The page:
1. Late Stumbles Seal Celtics' Loss To Lakers
BOSTON -- "One of them I didn't make the pass, the second one I just missed the shot."
It's funny how one simple sentence can encapsulate two pivotal moments in a back-and-forth overtime basketball game. A simple sentence that came from Boston Celtics captain Paul Pierce and was really devoid of any flippancy. It was purely matter-of-fact.
With less than 10 seconds to go in regulation, Celtics coach Doc Rivers called a familiar number. They would inbound the ball to Pierce, Ray Allen would set a ball screen and then flare left behind a nearly 7-foot wall built by Kevin Garnett. In this moment, Pierce has options. He can make the pass to Allen. He can take his man off the dribble. He can pass to another open teammate.
So what happened?
"I didn't make the pass."
Garnett concurred. "I don't think Paul was comfortable with throwing the pass," he said. "He picked his dribble up and time expired. It's that simple."
Unfortunately, those simple, explainable instances of failed execution weren't just limited to the deciding possessions. They were indicative of the entire fourth quarter and overtime of Boston's 88-87 loss to the Los Angeles Lakers. Both the Celtics and Lakers struggled with late-game execution, so much so that the decisive bucket came by the grace of Andrew Bynum's good genetics.
With 1:29 left in overtime, Bynum found himself in comfortable territory right in front of the rim and tipped in a miss by Kobe Bryant. A few minutes before, Bynum found himself collecting a badly missed corner 3-pointer from Pau Gasol and laying it in, solidifying the Lakers' comeback.
Bynum's ability to crash the offensive glass was the difference between the Celtics celebrating on their home floor and the Lakers creating a little momentum as they head into New York on Friday night.
While happy with the win, Bryant knows that the Lakers can't rely on their height advantage night in and night out. They have to get better at running plays at the end of games. "Our execution in the fourth is still very poor in terms of what we need to accomplish," he said.
Luckily for Bryant, he has two 7-footers to come to the rescue when the execution isn't there.
Brendan Jackson covers the Celtics for Celtics Hub, part of the TrueHoop Network.
2. Around The Association
Recap | Box score
That Was Incredible: The Kings improved to 10-16 on the season while dropping the Thunder to 20-6 in a dramatic, down-to-the-wire finish.
MVP: Marcus Thornton. Russell Westbrook (33 points) had the MVP locked up until Thornton dropped two huge 3-pointers back to back late in the fourth to tie the game.
X factor: The crowd. This was Sacramento's lone nationally televised game this season and the crowd brought the old Arco Thunder back to the capital city.
Recap | Box score
That Was Classic: The Celtics-Lakers rivalry is one of the best things about the NBA, as each meeting feels like a playoff game. This one had the characteristic drama at the end but the normal vitriol was conspicuously absent. Lots of public admiration between these two clubs.
MVP: Andrew Bynum. Bynum had huge offensive rebounds and putbacks late in the fourth quarter and in overtime that really made up for Kobe Bryant's lack of success playing hero ball. If Bynum doesn't own the offensive glass, the Celtics win this game in regulation.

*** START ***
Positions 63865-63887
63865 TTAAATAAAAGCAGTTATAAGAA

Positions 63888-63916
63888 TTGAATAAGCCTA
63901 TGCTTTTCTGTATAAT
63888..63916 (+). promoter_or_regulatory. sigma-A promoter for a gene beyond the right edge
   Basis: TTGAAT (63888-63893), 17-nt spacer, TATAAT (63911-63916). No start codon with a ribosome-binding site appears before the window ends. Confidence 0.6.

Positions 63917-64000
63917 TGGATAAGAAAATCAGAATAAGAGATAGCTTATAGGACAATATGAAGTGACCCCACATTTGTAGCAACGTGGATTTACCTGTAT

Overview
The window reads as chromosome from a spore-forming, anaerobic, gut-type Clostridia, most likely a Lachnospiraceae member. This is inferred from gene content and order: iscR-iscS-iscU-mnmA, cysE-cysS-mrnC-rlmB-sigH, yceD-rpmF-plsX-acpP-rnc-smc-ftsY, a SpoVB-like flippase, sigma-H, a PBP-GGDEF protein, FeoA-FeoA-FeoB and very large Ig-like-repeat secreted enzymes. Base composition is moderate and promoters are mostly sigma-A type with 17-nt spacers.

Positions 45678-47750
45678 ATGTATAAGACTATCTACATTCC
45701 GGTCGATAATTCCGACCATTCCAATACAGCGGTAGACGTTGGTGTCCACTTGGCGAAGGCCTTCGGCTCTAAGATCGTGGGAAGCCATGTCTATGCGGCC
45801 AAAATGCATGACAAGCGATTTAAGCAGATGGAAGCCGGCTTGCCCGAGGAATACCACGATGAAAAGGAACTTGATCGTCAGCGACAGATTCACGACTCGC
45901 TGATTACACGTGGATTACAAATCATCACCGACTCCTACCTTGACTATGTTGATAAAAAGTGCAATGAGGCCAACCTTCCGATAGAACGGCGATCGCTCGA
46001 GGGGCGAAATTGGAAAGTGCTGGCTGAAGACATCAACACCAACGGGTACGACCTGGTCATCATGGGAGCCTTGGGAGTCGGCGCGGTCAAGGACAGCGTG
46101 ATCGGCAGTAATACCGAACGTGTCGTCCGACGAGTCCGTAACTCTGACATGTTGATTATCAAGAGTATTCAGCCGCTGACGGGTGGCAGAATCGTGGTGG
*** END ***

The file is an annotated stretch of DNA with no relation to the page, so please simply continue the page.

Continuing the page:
LVP: Metta World Peace. Two points on 1-for-6 shooting, including some big airballs that kept Boston in the game toward the end. His lack of production, coupled with a bizarre moment before a second-half jump ball, really captured World Peace's effect on the game.
Recap | Box score
MVP: Stephen Curry made this decision easier than the victory looked. With 36 points, seven boards and seven assists, he flashed the talent that prevented the Warriors from (wisely, probably) trading Curry for CP3. Maestro performance.
Defining Moment: Curry played seven third-quarter minutes before taking a long bench break. In that time he made five consecutive shots, nabbed two rebounds and added an assist. GSW went from being down four to up 11. Game.
X factor: Ekpe Udoh continues to play brilliant defense amid awful scoring and rebounding numbers. He welded the rim shut, notching five blocks in 20 minutes of play. Did he score a single point? No.
Recap | Box score
MVP: Chase Budinger drilled the 3-point dagger that put Houston ahead for good and sparked the Rockets with 12 points, 7 boards and 4 dimes off the pine.
X factor: The Rockets' bench turned the tide of another game, outscoring the Suns by 13 in the second quarter before stopping the bleeding when Phoenix made a run early in the third.
That Was Familiar: Ex-Sun Goran Dragic showed Phoenix fans what they are missing by exploding for 11 points and 11 assists while darting around in his usual aggressive style.
3. Thursday's Best
Pau Gasol, Lakers: With word of his All-Star snub coming down right before tipoff, Gasol went out and played like an All-Star, finishing with 25 points, 14 rebounds and one game-saving rejection in the Lakers' OT win in Boston.
4. Thursday's Worst
Kevin Garnett, Celtics: KG's accuracy was scarier than his mean face. Garnett missed his last nine shots from the field and finished with 17 misses overall, the most he has had in a single game in more than eight seasons.
5. Tweet Of The Night
6. Quote Of The Night
"You got to scrape the plate. As long as I'm playing, the goal is to win championships. Anything else is just not an option."
-- Kobe Bryant, who, despite being a meal-finishing enthusiast, is still hungry for another ring
7. NBA Video Channel
8. Power Play
9. Stat Check
Five Rockets subs scored in double-figures in Thursday's 96-89 win at Phoenix. It was only the second time since the Rockets moved to Houston in 1971 that five players came off the bench to score at least 10 points in the same game. The first time was in a blowout victory over the 76ers in 1993.